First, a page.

Over expression / amplification
49 of 158
Ertibux / cetuximab block what region of the EGFR
The receptor site (extracellular)
50 of 158
Gefitinib, erlotinib, lapatinib target what region of the EGFR receptor
Kinase terminal
51 of 158
Herceptin is what?
Monoclonal Ab that selectively targets the extracellular domain of HER2
52 of 158
How many subunits of a PDGFR are there and what are they called?
2, alpha and beta. (There are differences in the downstream signalling of each receptor) can form homo or heterodimers
53 of 158
Which PDGFs bind to alpha PDGFR
A, B, C
54 of 158
Which PDGFs bind to beta receptor
B and D
55 of 158
Which PDGF ligand dimer can interact with all PDGF receptors
56 of 158
What would be the effect of an activating point mutation in a kinase domain of an RTK
Receptor will be able to phosphorylate without an external signal -> constant phosphorylation
57 of 158
Amplification of PDGFR alpha is seen in which cancers
58 of 158
Activating point mutation of PDGF alpha R is seen in which cancer
GIT, stromal tumours
59 of 158
Translocation involving the PDGFBR is seen in which cancers
Chronic myelomonocytic leukaemia
60 of 158
Translocation involved the PDGFB ligand is seen in which cancers
61 of 158
How many FGFR genes are there?
62 of 158
What is required for FGF binding to the FGFR
Heparin / heparin sulphate (this is also required for the dimerisation of FGFR)
63 of 158
Name of a drug that has been shown to reduce tumour growth and metastasis by its action on FGF
64 of 158
What GF binds with strong affinity to a receptor encoded by the c-met oncogene
65 of 158
What intrinsic kinase activity does TGFbR have
Serine / threonine therefore a RSTK
66 of 158
How many high affinity TGFbR are there and which two have an intracellular Serine threonine domain
3, 1 and 2 have kinase domains, 3 is a proteoglycan
67 of 158
What are the steps of ligand binding to TGFbR receptor -> intracellular signalling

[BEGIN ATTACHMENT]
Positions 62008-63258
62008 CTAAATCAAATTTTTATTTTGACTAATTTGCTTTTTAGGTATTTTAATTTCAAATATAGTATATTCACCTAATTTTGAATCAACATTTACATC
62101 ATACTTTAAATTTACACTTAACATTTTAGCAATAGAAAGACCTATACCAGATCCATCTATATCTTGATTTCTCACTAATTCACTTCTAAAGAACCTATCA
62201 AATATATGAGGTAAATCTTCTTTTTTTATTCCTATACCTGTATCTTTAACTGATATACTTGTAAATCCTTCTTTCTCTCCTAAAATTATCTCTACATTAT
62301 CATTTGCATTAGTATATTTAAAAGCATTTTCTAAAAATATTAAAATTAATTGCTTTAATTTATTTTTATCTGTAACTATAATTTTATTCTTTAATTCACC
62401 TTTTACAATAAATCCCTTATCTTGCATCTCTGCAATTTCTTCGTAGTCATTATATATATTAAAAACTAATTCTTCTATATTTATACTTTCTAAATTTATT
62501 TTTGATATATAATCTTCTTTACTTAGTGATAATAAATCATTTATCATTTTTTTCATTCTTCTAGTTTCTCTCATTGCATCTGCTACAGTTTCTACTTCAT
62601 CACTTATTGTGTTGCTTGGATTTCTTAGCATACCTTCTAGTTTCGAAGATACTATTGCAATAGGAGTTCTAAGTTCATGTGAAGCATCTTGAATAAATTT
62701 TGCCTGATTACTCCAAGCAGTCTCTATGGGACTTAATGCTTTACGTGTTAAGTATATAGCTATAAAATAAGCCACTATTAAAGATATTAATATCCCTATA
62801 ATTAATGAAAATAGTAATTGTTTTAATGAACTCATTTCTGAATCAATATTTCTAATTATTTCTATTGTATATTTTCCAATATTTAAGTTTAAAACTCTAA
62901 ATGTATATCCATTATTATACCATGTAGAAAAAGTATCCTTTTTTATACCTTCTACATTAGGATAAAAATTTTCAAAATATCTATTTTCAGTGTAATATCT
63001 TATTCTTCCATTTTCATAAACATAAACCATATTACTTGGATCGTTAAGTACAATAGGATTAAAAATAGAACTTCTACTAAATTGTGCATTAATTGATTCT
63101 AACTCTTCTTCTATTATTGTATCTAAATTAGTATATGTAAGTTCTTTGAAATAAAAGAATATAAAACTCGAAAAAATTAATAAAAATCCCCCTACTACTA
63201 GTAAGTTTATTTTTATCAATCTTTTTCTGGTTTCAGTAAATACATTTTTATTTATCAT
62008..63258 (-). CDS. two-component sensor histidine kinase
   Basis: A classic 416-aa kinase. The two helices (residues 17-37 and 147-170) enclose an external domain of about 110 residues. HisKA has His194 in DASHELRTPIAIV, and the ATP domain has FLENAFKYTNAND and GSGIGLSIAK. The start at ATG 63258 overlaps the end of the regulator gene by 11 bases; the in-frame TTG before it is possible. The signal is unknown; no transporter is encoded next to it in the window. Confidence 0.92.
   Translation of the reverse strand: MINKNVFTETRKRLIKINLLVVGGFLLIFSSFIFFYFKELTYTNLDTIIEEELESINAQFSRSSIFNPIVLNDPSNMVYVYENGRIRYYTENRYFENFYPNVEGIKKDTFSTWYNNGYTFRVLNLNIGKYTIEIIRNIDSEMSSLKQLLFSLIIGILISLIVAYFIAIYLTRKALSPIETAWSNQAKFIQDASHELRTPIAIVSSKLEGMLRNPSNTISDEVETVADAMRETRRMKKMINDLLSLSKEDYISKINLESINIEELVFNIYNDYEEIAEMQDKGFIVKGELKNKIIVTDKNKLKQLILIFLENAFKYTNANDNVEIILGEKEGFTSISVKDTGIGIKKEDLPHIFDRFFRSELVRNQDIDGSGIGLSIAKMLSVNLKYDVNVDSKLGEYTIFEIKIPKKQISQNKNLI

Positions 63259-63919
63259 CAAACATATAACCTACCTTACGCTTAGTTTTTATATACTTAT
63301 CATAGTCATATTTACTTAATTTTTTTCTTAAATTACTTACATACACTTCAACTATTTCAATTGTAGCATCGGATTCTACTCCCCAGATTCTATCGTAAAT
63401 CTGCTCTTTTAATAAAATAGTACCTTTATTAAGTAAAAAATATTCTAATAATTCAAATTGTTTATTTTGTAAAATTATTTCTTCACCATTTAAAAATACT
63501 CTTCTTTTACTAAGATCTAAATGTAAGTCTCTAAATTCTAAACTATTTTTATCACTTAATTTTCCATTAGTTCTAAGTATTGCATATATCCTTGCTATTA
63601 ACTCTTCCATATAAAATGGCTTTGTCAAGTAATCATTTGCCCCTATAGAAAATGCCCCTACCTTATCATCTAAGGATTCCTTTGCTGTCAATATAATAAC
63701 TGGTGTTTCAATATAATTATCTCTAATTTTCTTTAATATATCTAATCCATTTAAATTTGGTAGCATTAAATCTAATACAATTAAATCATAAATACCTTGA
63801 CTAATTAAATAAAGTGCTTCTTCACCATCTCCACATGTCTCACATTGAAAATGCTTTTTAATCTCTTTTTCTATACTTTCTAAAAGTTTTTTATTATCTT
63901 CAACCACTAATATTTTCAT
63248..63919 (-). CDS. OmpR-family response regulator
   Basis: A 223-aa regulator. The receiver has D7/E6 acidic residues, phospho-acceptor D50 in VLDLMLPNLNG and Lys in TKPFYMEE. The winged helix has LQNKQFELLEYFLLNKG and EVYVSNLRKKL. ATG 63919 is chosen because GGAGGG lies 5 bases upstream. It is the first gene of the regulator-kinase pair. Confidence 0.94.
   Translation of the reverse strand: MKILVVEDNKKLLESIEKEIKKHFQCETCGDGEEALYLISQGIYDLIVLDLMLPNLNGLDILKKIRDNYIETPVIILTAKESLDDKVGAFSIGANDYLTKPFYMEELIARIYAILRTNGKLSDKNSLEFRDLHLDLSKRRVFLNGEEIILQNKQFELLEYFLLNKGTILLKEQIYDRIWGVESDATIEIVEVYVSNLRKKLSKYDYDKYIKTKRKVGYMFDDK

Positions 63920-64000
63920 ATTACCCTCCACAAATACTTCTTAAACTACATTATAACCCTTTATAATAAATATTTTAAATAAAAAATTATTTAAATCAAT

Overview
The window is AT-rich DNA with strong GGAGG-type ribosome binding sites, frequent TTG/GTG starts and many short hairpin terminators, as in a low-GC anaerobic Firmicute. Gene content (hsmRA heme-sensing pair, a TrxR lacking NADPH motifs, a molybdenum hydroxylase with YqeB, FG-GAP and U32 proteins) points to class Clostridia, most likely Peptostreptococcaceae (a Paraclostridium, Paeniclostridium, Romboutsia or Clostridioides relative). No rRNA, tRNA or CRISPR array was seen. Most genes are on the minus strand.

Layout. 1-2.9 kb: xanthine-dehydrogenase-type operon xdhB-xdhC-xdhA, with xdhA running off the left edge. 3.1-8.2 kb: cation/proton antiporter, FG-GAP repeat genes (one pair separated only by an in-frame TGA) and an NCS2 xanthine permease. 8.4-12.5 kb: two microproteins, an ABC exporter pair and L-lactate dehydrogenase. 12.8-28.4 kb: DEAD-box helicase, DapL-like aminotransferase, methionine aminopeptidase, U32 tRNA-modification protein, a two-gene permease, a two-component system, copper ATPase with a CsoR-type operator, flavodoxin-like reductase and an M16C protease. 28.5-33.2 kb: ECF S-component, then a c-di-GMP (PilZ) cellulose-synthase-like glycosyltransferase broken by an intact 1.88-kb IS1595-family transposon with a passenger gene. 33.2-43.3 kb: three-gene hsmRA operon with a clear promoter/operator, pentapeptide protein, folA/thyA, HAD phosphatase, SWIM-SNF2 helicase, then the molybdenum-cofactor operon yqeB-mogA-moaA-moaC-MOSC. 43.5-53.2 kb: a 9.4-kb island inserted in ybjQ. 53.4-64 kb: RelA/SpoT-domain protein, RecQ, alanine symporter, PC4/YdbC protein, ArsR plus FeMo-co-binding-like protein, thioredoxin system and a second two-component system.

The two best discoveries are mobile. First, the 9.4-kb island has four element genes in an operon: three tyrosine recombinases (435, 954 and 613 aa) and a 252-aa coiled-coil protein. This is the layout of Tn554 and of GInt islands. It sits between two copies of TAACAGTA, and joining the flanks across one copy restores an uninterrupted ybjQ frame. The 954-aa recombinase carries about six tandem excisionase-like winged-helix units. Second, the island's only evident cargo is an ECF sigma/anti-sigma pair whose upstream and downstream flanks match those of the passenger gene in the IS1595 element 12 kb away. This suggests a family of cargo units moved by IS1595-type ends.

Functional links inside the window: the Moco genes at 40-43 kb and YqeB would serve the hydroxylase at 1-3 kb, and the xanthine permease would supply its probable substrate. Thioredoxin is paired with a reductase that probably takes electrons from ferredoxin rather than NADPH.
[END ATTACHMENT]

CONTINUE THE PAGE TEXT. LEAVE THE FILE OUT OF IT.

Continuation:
1. TGFb binds to TGFbR3 which then presents TGFb to TGFbR2. Or 1b. TGFb binds to TGFbR2 directly. 1. Binding induces TGFbr2 to recruit TGFbR1. 3. R2 then phosphorylates and activates R1. 4. R1 then phosphorylase intracellular proteins
68 of 158
TGFb inhibits epithelial, endothelial and haematopoietic cell proliferation, therefore what would you expect to see in tumour cell
Virtually all epithelial derived tumours become resistant to growth inhibition by TGFb
69 of 158
TbRII gene is downregulated in what two cancer types
Breast and Lung
70 of 158
TbRII is mutated in what two cancer types?
Colon and pancreas
71 of 158
TbRII protein is not expressed in what cancer type?
72 of 158
V-src has several mutations including the deletion of Tyr527, what is the relevance of this?
Phosphorylation of Tyr527 inhibits kinase Src activity, no terminal = no inhibition
73 of 158
Src family of tyrosine kinases share how many homologous domains and what does each domain recognise
3. 2 = phosphotyrosine binding site, 3 - prolin-rich motif binding site
74 of 158
SH2 has two recognition domains to allow for specificity. What are these?
1 - phosphotyrosine binding domain, 2 - binding site for amino acid side chain
75 of 158
Fos, jun and myc are ‘immediate early’ genes as they are switched on by GF even in the presence of what?
Protein synthesis inhibitor cycloheximide
76 of 158
SH2 domain binds to
Phosphorylated tyrosines
77 of 158
SH3 domains bind to
PXXP - proline rich motifs
78 of 158
What are the three major MAPK in animals
Erk, Jnk, p38
79 of 158
What do MAPK regulate (4)
Proliferation, apoptosis, differentiation, migration